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City Breaks Krakow

If you’re looking for a city break with the right blend of culture, nightlife and quaint surroundings, Krakow is hard to beat. While you can see traces of the city’s WWII history, Poland’s former royal capital is also a celebration of the present. Step onto Europe’s largest medieval town square, explore regal Wawel Castle, and take it all in from a quiet café. Come evening, you’ll have your pick of cabaret bars, theatres, clubs and restaurants.

30 °C

Best time to visit: June and July

2.5 hours

Fly to: John Paul II International Airport Krakow-Balice, around 11km from central Krakow. 

Alternative transport: Cross the English Channel by Eurostar and book onward travel across the European mainland, which is well connected by rail.

From royal Renaissance architecture to one of Europe’s oldest industrial enterprises, there’s more to this city in the south of Poland than meets the eye. Here are our top recommendations for activities in Krakow, to help make your trip unforgettable.

One of the most important places to visit on your city break in Krakow is Auschwitz-Birkenau, the largest concentration camp in Nazi-occupied Europe during WWII. Pass the sign reading ‘Arbeit Macht Frei’ (work makes you free) to see unsettling scenes including barracks, ruined crematoria and gas chambers.

Visit a European industrial enterprise that has been in operation since the 13th century. If history piques your interest, Wieliczka Salt Mine should feature high on your list of places to visit in Krakow. Take the tourist route passing 20 pristine chapels, underground lakes and traces of historical mining operations.

Admire a collection of art and antiques fit for a king, in one of the most interesting places to visit in Krakow. On the left bank of the Vistula River, Wawel Castle reigns over the city from atop Wawel Hill – also home to the city’s blue and gold ceilinged cathedral. 

Make the most of your city break in Krakow by venturing a little further south. Hailed as the ‘Winter Capital of Poland’, Zakopane is situated in the Tatra Mountains. A haven for skiers and snowboarders, the resort has slopes to suit all abilities as well as exciting, annual ski-jumping contests.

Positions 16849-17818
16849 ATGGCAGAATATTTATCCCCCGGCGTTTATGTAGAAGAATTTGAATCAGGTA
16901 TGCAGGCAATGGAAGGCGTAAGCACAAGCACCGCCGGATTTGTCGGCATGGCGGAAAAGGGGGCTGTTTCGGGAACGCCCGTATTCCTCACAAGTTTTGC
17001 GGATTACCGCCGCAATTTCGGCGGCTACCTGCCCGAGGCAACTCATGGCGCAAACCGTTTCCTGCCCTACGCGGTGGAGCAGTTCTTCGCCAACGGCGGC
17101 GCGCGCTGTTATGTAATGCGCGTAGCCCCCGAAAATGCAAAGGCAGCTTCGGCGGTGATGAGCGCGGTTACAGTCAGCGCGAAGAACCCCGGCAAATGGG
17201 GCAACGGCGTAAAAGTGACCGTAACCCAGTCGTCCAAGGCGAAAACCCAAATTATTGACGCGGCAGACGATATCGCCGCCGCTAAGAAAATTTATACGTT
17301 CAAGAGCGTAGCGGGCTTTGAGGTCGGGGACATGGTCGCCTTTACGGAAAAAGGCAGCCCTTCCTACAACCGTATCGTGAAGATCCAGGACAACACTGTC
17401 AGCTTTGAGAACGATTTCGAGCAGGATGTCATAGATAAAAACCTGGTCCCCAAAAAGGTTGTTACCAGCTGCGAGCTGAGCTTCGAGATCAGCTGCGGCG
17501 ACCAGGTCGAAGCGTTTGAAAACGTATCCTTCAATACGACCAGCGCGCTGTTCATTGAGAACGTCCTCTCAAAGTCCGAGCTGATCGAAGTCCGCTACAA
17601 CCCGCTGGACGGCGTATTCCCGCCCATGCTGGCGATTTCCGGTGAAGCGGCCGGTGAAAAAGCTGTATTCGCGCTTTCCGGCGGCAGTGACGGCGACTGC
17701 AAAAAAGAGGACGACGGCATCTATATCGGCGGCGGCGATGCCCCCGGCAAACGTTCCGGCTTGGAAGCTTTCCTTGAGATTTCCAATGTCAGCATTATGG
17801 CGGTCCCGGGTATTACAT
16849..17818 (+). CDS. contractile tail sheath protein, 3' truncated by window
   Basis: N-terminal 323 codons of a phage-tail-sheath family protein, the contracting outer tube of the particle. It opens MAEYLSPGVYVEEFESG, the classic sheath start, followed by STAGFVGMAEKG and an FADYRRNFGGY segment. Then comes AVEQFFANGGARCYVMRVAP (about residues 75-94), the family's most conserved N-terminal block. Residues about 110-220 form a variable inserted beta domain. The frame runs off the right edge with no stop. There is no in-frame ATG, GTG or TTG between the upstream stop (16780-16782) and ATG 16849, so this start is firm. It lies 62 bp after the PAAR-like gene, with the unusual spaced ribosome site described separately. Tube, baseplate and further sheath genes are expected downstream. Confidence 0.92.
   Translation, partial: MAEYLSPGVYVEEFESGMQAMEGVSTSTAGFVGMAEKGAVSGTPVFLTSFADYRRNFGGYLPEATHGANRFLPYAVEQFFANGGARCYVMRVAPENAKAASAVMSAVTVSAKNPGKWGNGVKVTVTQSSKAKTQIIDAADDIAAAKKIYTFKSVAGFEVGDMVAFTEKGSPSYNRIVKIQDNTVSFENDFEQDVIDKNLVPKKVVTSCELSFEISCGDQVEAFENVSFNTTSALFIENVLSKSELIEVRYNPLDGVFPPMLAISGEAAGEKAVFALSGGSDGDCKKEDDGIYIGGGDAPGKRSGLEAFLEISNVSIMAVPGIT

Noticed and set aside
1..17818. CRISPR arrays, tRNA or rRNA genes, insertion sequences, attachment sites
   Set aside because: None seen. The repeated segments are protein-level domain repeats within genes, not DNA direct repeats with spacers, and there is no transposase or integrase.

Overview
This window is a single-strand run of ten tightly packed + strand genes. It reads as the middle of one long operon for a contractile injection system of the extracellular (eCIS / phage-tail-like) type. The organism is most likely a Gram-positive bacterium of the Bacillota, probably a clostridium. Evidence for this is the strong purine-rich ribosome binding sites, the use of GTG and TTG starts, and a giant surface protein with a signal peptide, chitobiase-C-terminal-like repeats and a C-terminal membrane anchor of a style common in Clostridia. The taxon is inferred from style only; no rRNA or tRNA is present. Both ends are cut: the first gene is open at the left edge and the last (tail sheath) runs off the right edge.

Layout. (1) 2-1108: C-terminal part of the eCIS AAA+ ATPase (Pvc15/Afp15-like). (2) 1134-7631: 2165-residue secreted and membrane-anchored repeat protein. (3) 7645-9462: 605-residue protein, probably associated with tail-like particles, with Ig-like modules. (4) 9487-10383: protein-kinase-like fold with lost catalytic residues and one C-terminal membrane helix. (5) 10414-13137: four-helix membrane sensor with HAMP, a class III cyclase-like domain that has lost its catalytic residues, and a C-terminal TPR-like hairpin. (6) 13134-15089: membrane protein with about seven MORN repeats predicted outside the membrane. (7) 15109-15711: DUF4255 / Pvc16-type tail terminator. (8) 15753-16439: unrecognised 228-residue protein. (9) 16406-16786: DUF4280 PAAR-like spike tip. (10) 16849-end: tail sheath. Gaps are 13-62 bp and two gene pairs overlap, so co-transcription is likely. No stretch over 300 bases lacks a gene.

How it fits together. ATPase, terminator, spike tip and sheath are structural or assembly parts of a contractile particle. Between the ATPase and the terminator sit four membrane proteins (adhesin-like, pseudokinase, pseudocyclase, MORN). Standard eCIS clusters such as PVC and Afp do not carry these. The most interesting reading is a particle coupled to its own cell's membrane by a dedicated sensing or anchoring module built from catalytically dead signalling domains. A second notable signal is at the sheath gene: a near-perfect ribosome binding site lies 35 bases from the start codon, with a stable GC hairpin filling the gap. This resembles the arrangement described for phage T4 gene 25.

KRAKOW IS BEST FOR...

History enthusiasts: Explore the damage done to Poland during WWII – a stark contrast to the bright, optimistic city you see today.

Art lovers: Discover impressive displays of fine art within Krakow’s museums, including Wawel Castle and Czartoryski Museum.

Culture vultures: Come in the summer for the Jewish Culture Festival, or catch the latest Polish movies at the Krakow Film Festival in May.


FAST FACTS

Language: The language spoken in Krakow is Polish

Currency: The currency used in Krakow is the Polish zloty (zl)

Local time: Krakow is 1 hour ahead of GMT/UK time

Fly to: John Paul II International Airport Krakow-Balice, around 11km from central Krakow. 

Alternative transport: Cross the English Channel by Eurostar and book onward travel across the European mainland, which is well connected by rail.

Flight time from UK: 2.5 hours

Tourist Information: Further Krakow tourist information can be found at www.poland.travel/en-gb/

Visa & Health: Before you travel, visit www.gov.uk/foreign-travel-advice/poland for recommendations and advice on visas and health for your holiday to Krakow.


WEATHER AND CLIMATE

Temperature: Poland has a temperate climate. The average temperature in July is 19(°c), which can rise to as high as 30. 

Best time to visit: If you like to see the sights with a healthy dose of sunshine, head to Krakow in July. The best time of the year for winter sports is between January and March.


GETTING AROUND

Bus/tram: Krakow’s reliable bus and tram service gets passengers from A to B, 5am to 11pm. Some buses also run later into the night. Single tickets are available from street kiosks.

Car/taxi: It’s better to avoid driving yourself around Krakow, as it’s not that easy to get around – especially since much of the Old Town is a car-free zone. Call a taxi to minimise the motoring hassle.

Bicycle: Take in more of Krakow, from the seat of a hire bike. Giving you freedom to choose where and when you go, cycling is a great way of keeping active on holiday.


EVENTS

Musical Easter: Krakow’s Misteria Paschalia Festival celebrates Easter and Holy Week each year, with a show-stopping programme of Renaissance and Baroque music performed by some of the world’s most admired musicians. 

Celebrating Jewish culture: The Jewish Culture Festival, held each summer in Krakow, is filled with concerts, workshops, lectures, film screenings and visual art presentations representing contemporary Jewish culture.

All about film: Held over seven days each May, Krakow Film Festival is one of the longest running of its kind in Europe. Watch filmmakers compete across a range of categories, with accompanying exhibitions, concerts, open-air screenings and filmmaker meet-and-greets.


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